Published on 2014/10/08

Data-Driven Decision Making: Bringing CE’s Secret to the Main Campus

Data-Driven Decision Making: Bringing CE’s Secret to the Main Campus
Data responsiveness means continuing education units focus on what the market is looking for, leading to greater demand and improved returns.
The analogy that women are from Venus and men from Mars might be applied to how the CE unit and the main campus view and analyze student data. Each has their own appropriate perspective and rationale for what data is important and why.

The expectation to create revenue and return the ‘excess’ to the main campus is a major driving force for the CE unit and its quest for data and analysis. CE units:

  • Study the fiscal data points that reflect measurable information;
  • Examine enrollments, credit hours and revenue – each by face-to-face (f2f), online, undergraduate and graduate;
  • Review students’ course evaluations;
  • Rely on innovative marketing efforts with emphasis on web based;
  • Use Google Analytics to better understand web-based marketing results;
  • Examine online course help desk calls from instructors and students;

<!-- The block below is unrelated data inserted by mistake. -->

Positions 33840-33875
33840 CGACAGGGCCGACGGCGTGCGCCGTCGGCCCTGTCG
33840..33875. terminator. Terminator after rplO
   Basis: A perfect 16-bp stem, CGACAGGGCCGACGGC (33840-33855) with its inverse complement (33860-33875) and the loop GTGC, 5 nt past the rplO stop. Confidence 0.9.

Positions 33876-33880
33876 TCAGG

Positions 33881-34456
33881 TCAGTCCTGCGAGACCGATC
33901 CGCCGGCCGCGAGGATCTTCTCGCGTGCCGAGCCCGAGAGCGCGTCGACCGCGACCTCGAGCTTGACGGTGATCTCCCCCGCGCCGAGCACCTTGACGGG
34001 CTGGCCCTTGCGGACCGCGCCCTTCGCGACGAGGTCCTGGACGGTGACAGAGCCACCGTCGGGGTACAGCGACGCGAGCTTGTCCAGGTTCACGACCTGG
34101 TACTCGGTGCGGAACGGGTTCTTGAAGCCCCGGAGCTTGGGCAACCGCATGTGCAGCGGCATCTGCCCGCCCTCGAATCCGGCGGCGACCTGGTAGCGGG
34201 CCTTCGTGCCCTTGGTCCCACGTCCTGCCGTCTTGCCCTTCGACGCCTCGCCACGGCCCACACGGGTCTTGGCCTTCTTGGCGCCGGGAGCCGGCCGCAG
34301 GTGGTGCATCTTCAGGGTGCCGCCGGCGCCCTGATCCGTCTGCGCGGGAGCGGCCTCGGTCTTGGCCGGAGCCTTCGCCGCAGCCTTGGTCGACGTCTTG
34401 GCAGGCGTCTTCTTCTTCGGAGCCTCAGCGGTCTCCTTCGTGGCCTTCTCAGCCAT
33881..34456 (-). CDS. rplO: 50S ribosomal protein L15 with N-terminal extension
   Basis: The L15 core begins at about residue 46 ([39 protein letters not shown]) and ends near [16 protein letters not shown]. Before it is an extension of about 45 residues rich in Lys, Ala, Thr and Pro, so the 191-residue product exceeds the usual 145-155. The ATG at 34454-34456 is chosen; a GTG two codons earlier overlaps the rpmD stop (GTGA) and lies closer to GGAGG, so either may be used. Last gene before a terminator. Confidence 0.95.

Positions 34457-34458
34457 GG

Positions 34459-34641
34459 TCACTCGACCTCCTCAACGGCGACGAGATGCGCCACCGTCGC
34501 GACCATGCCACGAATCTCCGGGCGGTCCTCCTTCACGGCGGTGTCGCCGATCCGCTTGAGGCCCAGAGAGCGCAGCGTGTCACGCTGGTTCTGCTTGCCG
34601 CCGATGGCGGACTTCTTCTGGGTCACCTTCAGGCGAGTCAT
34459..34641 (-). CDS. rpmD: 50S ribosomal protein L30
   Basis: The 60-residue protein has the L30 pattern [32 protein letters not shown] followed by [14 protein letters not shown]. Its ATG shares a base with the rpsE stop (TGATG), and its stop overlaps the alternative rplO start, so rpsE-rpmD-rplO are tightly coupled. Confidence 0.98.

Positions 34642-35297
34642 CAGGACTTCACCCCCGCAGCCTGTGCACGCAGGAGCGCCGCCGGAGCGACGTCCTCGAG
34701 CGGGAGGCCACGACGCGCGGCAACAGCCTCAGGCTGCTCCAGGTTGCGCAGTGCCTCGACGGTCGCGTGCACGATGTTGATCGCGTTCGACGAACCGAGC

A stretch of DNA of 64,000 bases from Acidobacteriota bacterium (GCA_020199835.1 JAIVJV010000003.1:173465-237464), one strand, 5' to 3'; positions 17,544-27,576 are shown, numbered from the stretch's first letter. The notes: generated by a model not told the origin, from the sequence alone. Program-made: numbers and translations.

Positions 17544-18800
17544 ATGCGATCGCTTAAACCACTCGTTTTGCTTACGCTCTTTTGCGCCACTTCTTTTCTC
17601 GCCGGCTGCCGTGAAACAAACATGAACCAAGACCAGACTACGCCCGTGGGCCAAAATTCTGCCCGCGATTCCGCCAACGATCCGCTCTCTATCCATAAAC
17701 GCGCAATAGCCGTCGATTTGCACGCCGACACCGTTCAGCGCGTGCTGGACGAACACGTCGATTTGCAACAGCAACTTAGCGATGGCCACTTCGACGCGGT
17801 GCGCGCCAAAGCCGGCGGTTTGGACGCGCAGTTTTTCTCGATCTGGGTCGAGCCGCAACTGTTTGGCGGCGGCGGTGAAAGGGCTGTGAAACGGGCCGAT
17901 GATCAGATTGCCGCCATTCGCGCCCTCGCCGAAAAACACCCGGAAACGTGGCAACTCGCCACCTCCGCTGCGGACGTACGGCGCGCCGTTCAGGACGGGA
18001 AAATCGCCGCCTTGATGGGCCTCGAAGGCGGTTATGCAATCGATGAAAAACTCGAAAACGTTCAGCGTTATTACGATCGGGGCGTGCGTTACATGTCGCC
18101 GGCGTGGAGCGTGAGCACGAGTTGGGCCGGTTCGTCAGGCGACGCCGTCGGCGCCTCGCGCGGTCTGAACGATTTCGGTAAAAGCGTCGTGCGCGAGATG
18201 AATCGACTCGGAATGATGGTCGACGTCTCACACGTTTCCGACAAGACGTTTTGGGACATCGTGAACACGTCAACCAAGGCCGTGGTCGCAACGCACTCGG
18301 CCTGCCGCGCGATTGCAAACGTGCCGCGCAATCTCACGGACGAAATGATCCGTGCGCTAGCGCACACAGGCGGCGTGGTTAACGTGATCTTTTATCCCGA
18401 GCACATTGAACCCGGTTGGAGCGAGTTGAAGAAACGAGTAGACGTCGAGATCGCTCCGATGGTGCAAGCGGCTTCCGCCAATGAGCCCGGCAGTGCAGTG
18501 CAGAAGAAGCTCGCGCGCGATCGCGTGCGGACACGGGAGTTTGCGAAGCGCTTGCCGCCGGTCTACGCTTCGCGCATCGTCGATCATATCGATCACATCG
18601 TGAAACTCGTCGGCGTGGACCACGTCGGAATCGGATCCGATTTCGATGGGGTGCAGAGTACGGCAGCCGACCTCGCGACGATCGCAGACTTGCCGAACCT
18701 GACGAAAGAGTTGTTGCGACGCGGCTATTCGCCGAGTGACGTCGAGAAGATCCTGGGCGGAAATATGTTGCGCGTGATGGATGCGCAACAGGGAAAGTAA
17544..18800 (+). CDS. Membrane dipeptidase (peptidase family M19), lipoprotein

• Determine total enrollments per course, f2f and online, undergraduate and graduate;
  • and the list goes on.

If analyzed and interpreted correctly followed by appropriate and timely actions, these could all contribute to the financial growth and success of the CE unit as well as helping to meet student needs.

The main campus, on the other hand, tends to follow the proposition, “build it and they will come.” Data and its analysis take on a different purpose. Why?

  • Faculty members are already hired to teach courses;
  • Students are often taking courses that follow a prescribed track;
  • Undergraduate students are expected to be on campus for at least four years; and
  • Marketing is only focused on high schools — a known location.

There are also many other campus concerns: fundraising, research, building construction and political pressures that draw attention away from the primary mission of students and learning. This is not intended in any way to reduce the importance of the work that campus officials must address. It’s just different from the CE unit and impacts what data is collected and how it is analyzed.

With this backdrop, it’s important for campus officials to understand what the CE unit is doing, has accomplished and is planning to do from the data/information presented. As CE leaders, this is our responsibility and challenge to effectively communicate. As an example, the question, “how many students did the CE unit have” could result in a number of answers depending on whether we’re talking about full-time students, course enrollments or unique student course enrollments. The campus generally counts their full-time students while the CE unit may have few full-time CE students taking a full course load. If the CE unit uses ‘course enrollments’ as a data point, then it must be clear what the number actually measures. The CE unit must take the initiative to assure their data is understandable to the main campus … not the other way around.